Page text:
Meet the Roper River's newest Fisheries Inspectors

Date: Jul 26, 2022

Publication Type: Blog

Subject: Newspaper

Yugul Mangi Rangers Clarence Rogers and Julie Roy were appointed as Class I Fisheries Inspectors in June after completing the Certificate III in Fisheries Compliance.

The pair spent the day finalising their practical induction training at Tomato Island with staff from the NT Fisheries Marine Ranger Support unit before receiving their induction certificates and Inspector authority cards.

The Yugul Mangi Rangers regularly patrol along the Roper River near their base at Ngukurr, assisting with local monitoring and surveillance of coastal waters and providing a visual presence on the water. They play an important role in educating local and visiting fishers.

Clarry and Julie will now have the power to enforce fishing compliance by recording evidence, collecting details, asking to see licences and permits and inspecting fishing gear in use.

Julie is the second Indigenous female to be appointed as a Class I Fisheries Inspector in the NT.

“I’m so proud of myself for finally getting this. I started [as a ranger] way back in 2001.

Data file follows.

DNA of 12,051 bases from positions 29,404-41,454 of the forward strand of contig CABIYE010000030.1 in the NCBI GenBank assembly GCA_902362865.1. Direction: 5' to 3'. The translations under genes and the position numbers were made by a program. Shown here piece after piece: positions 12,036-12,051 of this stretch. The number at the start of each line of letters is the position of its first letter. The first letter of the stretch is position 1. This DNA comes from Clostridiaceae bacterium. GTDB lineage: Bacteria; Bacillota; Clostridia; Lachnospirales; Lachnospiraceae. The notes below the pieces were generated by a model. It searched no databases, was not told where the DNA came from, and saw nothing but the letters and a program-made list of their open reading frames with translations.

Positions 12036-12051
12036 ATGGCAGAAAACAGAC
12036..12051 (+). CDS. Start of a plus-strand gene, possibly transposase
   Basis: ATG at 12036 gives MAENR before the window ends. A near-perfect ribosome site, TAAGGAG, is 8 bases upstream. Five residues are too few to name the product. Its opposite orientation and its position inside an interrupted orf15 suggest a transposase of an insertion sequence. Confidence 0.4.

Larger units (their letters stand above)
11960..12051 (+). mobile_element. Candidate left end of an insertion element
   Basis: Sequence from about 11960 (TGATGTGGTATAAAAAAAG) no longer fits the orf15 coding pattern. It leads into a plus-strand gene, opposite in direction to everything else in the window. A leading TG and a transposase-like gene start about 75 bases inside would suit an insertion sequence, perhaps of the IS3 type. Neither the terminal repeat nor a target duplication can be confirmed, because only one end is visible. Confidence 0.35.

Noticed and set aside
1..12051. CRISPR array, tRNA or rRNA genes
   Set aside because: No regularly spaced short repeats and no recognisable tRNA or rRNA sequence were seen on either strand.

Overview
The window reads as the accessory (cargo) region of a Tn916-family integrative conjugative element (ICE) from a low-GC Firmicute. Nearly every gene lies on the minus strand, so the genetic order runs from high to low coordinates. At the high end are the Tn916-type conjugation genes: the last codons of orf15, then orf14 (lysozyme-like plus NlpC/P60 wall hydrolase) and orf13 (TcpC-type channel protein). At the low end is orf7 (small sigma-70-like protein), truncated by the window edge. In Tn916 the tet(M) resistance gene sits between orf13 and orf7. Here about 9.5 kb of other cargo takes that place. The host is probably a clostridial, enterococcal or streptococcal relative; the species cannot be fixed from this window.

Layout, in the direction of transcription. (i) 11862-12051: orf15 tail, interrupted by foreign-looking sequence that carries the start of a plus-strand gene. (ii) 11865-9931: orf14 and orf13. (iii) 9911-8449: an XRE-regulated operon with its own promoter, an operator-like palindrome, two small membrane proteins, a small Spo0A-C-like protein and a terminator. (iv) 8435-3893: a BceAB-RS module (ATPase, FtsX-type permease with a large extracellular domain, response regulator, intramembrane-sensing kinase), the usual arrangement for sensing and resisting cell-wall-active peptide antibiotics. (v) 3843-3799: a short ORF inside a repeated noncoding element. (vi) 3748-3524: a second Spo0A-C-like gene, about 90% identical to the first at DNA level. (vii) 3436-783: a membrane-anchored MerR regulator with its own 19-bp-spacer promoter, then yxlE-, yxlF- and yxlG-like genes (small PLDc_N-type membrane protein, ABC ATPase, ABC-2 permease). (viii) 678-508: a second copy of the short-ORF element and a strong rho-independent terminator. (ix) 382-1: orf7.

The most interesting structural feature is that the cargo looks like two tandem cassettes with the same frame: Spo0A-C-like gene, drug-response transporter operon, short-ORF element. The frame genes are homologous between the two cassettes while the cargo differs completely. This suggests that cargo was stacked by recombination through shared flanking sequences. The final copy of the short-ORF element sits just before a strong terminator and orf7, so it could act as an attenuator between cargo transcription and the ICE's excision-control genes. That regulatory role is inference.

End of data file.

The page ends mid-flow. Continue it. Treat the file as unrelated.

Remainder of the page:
“I hope to carry on and be a role model for the future kids, helping them learn on country,” said Julie.

The Yugul Mangi Rangers (L to R): Roger Thompson, Simon Ponto, Andrew Vocke (coordinator), Clarry Rogers, Bert Rami, Julie Roy, Jana Daniels.

Regional Program Manager Mike Carmody said he is pleased that there are now two NLC women rangers with Fisheries Inspector qualifications.

“This sends a message to everyone that women rangers can do all the jobs that male rangers can do. It speaks to their perseverance and consistent effort,” said Mr Carmody.

Clarry said his appointment as a Fisheries Inspector has given him a lot of hope for the future, and he is encouraging other Yugul Mangi Rangers to carry out the training as well.

“Three of them will be doing their Certificate III Fisheries Compliance course, then they will also become Class I Fisheries Inspectors, hopefully next year.

“Thanks to the support from the Northern Land Council, Fisheries, Water Police, my family and the Ranger group,” said Clarry.

NT Fisheries Marine Ranger Support Manager Simon Xuereb said the partnership between NT Fisheries and the Yugul Mangi Rangers will help to address concerns that Traditional Owners have been expressing for years.  

“This is the opportunity to empower Aboriginal people under the Fisheries Act to not only assist themselves but also assist the department to maintain the sustainability of fish stocks,” said Mr Xuereb.